When cleaning controls on keyboards, and synthesizers be careful not to get any control cleaner in the area of the keyboard display, or the keyboard contacts.
When cleaning controls on guitar amplifiers try not to get any cleaner on the tubes or any of the power resistors.
When cleaning controls on mixing boards there will generally be a lot of cleaner run off after cleaning the controls. Put the board on some old newspapers or something else absorbent and let the cleaner drain off before you put the cover back on it. It generally helps to do this with the mixing board left sitting in a variety of positions to facilitate draining of the excess cleaner out of the mixing board controls.
Roland stopped making the replacement Ics some years ago. However there is a guy over in Europe who is making a good quality reproduction.
I have installed this new part in several Juno keyboards to date, they work great and even after several years I have yet to have had one fail.
I do not recommend attempting this one yourself, but if you do be very careful as the traces on those old boards are pretty touchy and they can be destroyed pretty easily.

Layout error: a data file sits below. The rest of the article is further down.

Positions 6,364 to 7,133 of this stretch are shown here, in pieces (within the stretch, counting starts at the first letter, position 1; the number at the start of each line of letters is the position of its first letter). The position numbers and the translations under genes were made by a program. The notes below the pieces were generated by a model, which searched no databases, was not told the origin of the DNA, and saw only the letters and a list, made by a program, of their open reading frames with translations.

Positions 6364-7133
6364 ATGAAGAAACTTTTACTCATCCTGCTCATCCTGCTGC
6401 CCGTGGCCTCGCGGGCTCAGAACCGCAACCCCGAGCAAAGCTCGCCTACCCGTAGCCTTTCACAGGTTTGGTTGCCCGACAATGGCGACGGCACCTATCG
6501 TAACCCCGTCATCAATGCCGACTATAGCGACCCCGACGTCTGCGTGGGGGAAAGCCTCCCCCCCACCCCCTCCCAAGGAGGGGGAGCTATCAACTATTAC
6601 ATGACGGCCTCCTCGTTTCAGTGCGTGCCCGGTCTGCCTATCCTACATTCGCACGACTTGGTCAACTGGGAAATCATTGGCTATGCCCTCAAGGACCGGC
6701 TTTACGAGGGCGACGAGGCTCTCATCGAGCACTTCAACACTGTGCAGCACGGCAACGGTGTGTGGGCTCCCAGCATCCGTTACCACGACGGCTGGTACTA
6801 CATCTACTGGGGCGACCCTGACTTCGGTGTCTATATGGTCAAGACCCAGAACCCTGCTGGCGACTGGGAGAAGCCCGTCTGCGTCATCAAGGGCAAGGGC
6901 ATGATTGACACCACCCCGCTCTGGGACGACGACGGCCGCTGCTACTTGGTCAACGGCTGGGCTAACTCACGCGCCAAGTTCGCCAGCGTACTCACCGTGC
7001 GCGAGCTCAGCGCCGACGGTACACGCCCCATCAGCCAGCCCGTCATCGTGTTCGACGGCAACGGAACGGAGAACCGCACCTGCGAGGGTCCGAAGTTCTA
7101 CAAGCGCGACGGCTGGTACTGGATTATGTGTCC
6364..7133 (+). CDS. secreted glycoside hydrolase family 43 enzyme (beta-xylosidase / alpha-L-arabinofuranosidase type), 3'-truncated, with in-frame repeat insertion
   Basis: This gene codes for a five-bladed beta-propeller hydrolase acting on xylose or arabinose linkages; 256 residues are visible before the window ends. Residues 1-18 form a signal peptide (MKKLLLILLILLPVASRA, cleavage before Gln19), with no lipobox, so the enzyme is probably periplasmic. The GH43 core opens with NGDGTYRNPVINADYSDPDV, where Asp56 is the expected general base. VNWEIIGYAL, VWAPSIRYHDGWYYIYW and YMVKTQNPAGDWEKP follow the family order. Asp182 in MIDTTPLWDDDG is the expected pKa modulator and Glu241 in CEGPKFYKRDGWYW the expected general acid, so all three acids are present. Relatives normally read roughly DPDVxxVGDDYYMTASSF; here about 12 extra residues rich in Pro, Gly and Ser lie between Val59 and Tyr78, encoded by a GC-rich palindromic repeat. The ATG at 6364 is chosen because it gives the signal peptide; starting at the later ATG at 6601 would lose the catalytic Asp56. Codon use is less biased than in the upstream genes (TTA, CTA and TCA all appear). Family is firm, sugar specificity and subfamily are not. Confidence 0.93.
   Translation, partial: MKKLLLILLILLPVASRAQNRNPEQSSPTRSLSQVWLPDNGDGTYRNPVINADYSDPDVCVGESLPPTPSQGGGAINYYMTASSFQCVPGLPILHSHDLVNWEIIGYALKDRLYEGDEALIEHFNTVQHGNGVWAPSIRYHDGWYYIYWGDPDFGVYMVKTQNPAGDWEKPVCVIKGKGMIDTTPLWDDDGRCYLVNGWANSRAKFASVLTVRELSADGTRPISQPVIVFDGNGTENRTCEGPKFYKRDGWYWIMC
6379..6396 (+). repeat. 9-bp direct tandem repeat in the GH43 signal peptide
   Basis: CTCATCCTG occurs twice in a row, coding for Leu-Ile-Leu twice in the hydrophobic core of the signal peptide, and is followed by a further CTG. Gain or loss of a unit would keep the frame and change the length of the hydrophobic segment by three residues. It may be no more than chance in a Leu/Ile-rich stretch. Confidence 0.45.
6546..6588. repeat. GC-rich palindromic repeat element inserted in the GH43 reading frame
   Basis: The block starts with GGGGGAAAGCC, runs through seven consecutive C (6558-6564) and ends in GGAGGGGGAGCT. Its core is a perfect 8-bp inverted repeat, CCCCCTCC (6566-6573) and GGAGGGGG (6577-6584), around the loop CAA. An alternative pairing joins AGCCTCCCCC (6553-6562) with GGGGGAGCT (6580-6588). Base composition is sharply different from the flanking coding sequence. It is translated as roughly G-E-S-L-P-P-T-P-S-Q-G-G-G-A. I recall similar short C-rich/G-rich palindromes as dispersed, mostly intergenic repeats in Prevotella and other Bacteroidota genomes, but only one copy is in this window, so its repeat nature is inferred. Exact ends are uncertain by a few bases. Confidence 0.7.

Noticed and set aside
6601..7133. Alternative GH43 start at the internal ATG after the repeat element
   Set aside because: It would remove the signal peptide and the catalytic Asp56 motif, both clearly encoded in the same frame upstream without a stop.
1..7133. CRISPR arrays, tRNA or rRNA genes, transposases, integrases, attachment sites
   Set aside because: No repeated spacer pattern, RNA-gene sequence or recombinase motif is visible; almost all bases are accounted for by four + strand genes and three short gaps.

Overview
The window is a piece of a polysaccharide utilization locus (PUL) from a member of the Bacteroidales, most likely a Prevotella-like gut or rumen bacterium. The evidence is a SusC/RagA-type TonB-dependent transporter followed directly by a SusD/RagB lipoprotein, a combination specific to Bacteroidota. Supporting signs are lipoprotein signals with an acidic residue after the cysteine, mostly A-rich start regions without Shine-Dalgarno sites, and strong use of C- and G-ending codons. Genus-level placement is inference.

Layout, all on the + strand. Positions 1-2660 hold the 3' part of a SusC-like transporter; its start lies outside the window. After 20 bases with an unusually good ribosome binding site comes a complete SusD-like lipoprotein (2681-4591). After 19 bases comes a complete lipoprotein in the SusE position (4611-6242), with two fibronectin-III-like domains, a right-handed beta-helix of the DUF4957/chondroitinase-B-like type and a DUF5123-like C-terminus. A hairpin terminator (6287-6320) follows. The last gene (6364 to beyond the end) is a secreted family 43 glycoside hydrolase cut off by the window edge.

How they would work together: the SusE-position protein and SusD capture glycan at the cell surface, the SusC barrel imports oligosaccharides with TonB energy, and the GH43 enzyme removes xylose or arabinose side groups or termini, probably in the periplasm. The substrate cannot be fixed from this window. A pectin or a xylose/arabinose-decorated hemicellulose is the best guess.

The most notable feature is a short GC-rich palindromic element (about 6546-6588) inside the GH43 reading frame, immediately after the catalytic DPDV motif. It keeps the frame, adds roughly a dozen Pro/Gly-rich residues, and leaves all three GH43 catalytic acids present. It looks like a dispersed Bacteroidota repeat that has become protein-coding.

If you are buying new musical gear on the Internet please check to see that who you are buying it from is an actual authorized dealer for the product. If they are not there are two possible problems.
One of them being is the product could actually be counterfeit. Yes it is true counterfeiting is not just limited to Gucci handbags any more.
The other is they are second sourcing the product which makes them the original purchaser and you are considered as far as the manufacturer is concerned to be buying it 2nd hand from the Internet seller.
In either of these cases the manufacturer will not honor the warranty on the product. In the case of counterfeit products many times the manufacture will require a serial number to order repair parts and if the serial number is not in their system the will not sell the parts to repair it.
Many pieces of gear these days have USB ports of this style.